Sciency Words: Coronal Heating Problem

Today’s post is part of a special series here on Planet Pailly called Sciency Words. Each week, we take a closer look at an interesting science or science-related term to help us expand our scientific vocabularies together. Today’s term is:


This is the Sun. He’s kind of a big deal, and he knows it.

The interior of the Sun is several million degrees Celsius. By comparison, the surface of the Sun is quite chilly. It’s only a few thousand degrees. Still, if you were standing on the surface of the Sun, you wouldn’t last long.

But before you launch yourself into space to escape the heat, there’s something you should know: as you fly away from the Sun, passing through the corona, the temperature starts getting hotter again. It’s not quite as hot as the interior, but still… we’re back into million-plus degree heat.

If that doesn’t make sense to you, that’s okay. It doesn’t make sense to me either, or anyone else. Astro-scientists have been baffled by this for decades now. They call it the coronal heating problem.

I first heard about the coronal heating problem back in 2014, when I was starting my research for what became the 2015 Mission to the Solar System. To be honest, it’s not something I’ve spent a lot of time thinking about since then. Every once in a while, it comes up again and I think, “Oh right… so they still haven’t figured that out yet?”

But as you may heave heard last week, NASA’s on the case. Their newly named Parker Solar Probe is going to skim very close to the Sun and try to figure out what the heck’s going on.

Parker is scheduled for a launch window in July/August of 2018. Its mission is expected to last until 2025. So hopefully a decade from now, whenever I’m reminded of the coronal heating problem, it won’t be a problem anymore, and I’ll be able to think, “Oh right… they finally figured that out!”

15 thoughts on “Sciency Words: Coronal Heating Problem

  1. Whenever I hear or read about this issue, I always wonder how we know the temperatures of those zones. The Parker probe will be the first one to actually get anywhere close to the corona.

    The sun is the most difficult place to reach in the solar system, and not because of the temperature. The Parker probe, despite being launched on a Delta IV Heavy, is going to need several years and numerous gravity assists for its orbit to graze within six million kilometers.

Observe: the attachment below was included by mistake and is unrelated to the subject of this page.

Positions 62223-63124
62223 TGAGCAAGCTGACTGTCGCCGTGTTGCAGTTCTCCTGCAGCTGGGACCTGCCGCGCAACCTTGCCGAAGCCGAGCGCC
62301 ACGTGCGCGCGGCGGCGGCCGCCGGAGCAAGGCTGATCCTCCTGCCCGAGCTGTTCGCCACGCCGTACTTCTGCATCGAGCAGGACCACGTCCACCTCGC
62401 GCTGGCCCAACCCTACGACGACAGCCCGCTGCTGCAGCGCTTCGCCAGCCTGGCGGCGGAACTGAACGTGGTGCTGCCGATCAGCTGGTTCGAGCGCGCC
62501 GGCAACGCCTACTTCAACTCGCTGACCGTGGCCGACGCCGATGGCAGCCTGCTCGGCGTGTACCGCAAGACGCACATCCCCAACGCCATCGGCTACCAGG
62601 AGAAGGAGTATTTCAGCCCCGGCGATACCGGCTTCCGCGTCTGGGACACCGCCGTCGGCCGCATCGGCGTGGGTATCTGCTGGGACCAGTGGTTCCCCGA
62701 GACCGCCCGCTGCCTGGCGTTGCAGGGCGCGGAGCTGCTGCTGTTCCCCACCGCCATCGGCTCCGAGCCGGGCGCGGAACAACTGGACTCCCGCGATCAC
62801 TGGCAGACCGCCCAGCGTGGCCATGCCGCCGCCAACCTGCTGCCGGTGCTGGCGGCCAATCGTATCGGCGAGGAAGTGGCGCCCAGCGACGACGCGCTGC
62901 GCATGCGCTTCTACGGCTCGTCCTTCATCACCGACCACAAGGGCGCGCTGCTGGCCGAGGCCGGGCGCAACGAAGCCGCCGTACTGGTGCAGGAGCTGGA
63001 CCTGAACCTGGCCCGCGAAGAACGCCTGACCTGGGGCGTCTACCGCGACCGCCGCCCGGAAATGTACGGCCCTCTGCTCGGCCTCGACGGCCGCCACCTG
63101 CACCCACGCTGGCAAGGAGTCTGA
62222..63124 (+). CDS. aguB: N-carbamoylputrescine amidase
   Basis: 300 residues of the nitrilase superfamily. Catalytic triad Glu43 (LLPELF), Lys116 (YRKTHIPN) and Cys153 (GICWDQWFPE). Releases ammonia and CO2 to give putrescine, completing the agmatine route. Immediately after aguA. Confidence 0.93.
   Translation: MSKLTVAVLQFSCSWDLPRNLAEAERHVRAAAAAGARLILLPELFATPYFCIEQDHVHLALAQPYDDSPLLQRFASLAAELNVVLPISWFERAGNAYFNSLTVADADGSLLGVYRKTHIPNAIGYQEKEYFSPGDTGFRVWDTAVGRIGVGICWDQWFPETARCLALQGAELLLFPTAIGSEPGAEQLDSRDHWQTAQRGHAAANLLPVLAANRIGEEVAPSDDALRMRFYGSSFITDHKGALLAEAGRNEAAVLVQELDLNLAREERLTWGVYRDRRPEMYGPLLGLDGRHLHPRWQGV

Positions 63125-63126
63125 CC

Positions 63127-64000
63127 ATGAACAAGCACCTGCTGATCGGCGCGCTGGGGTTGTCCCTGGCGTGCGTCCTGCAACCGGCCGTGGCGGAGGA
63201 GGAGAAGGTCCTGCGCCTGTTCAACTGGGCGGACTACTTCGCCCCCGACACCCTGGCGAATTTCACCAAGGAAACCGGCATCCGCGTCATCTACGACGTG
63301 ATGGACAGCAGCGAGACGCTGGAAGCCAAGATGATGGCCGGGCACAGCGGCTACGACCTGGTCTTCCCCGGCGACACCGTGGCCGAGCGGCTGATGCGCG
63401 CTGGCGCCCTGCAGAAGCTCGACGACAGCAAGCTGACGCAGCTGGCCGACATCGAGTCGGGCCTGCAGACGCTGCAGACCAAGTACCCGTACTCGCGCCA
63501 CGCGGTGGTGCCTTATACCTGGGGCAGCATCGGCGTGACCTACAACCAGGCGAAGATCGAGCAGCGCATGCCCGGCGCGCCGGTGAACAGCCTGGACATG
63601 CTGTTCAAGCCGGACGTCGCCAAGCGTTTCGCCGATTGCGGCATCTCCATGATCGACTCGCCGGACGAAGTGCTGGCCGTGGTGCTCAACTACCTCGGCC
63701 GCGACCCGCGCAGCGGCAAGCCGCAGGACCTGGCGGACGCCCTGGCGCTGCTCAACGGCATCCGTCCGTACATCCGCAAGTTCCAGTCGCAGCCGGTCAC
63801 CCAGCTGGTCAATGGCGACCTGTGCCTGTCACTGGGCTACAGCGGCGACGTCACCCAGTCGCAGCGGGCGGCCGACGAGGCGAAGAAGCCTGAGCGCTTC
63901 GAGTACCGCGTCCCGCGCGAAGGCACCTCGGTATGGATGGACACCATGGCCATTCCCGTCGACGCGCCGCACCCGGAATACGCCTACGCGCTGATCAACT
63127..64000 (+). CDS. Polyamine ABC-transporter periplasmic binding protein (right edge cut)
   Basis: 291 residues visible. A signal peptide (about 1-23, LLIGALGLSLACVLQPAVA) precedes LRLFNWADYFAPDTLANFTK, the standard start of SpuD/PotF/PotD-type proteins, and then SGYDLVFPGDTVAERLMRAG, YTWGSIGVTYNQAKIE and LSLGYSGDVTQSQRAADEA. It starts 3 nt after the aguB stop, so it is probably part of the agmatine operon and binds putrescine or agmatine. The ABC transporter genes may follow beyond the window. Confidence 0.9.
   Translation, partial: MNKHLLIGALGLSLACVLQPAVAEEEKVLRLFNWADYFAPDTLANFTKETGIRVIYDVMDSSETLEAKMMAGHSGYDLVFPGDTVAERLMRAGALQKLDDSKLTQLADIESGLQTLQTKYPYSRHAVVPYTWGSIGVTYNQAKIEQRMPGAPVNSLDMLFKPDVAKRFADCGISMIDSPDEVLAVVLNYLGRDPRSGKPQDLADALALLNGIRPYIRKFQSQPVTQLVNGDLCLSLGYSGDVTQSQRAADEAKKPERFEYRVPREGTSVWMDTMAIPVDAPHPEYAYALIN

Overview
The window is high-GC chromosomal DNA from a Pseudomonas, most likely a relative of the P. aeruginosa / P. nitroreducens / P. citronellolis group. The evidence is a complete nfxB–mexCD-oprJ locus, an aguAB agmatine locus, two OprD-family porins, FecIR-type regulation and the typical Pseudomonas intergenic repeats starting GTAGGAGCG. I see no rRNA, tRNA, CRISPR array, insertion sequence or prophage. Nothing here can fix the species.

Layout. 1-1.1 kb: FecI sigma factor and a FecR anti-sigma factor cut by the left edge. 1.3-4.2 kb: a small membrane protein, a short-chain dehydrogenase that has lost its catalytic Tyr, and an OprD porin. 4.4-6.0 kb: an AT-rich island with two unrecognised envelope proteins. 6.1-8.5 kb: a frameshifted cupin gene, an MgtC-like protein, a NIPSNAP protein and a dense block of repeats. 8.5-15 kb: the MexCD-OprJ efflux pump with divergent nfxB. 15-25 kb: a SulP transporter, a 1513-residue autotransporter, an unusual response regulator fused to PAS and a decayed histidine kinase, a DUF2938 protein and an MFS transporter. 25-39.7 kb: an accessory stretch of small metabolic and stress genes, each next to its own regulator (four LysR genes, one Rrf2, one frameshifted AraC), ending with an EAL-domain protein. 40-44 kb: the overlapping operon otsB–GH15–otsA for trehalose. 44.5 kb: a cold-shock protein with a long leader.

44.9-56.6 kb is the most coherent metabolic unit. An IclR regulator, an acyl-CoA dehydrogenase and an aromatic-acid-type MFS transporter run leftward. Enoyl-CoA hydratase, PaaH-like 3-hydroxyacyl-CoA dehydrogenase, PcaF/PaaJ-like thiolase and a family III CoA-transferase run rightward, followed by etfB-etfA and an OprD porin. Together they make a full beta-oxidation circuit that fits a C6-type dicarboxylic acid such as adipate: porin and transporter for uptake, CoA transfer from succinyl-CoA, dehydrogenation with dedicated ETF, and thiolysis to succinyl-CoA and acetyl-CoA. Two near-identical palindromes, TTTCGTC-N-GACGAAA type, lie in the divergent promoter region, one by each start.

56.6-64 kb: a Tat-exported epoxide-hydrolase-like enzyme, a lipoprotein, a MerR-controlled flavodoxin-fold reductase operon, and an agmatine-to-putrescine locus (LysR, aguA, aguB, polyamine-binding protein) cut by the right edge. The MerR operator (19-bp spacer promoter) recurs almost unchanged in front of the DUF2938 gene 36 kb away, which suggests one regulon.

Liked by 1 person

    1. I’m guessing we measure the Sun’s temperature with spectroscopes or something. It would be kind of a let-down if it just turns out we just measured wrong.

      As I recall, you did a pretty good post once on how difficult it is to get to the Sun.

      Liked by 2 people

      1. Interesting. I knew that spectroscopy could be used to detect a star’s chemical properties, to measure a its relative motion, and its distance, but I didn’t know it could measure temperature. Apparently they can do so by measuring the peak wavelength (i.e. color range) and plugging it into something call Wien’s Law, something derived in the 19th century.

        Thanks James. I actually had forgotten about that post.

        Liked by 1 person

      2. I remember that post of yours being a bit of an eye opener for me. I think I knew getting to Mercury was tricky, but I hadn’t given much thought about how to get to the Sun.

        Liked by 1 person

  2. I could be totally wrong, but I’ve heard that there isn’t really a surface to the Sun. It’s all one giant ball of gas that gets continuously less dense all the way out to the heliopause. What we see as the “surface” is just a visual artifact, where the density of the gas becomes low enough for photons to begin escaping without bumping into something. I’m going to have to do some research now to find out how much truth there is to that.

    Liked by 1 person

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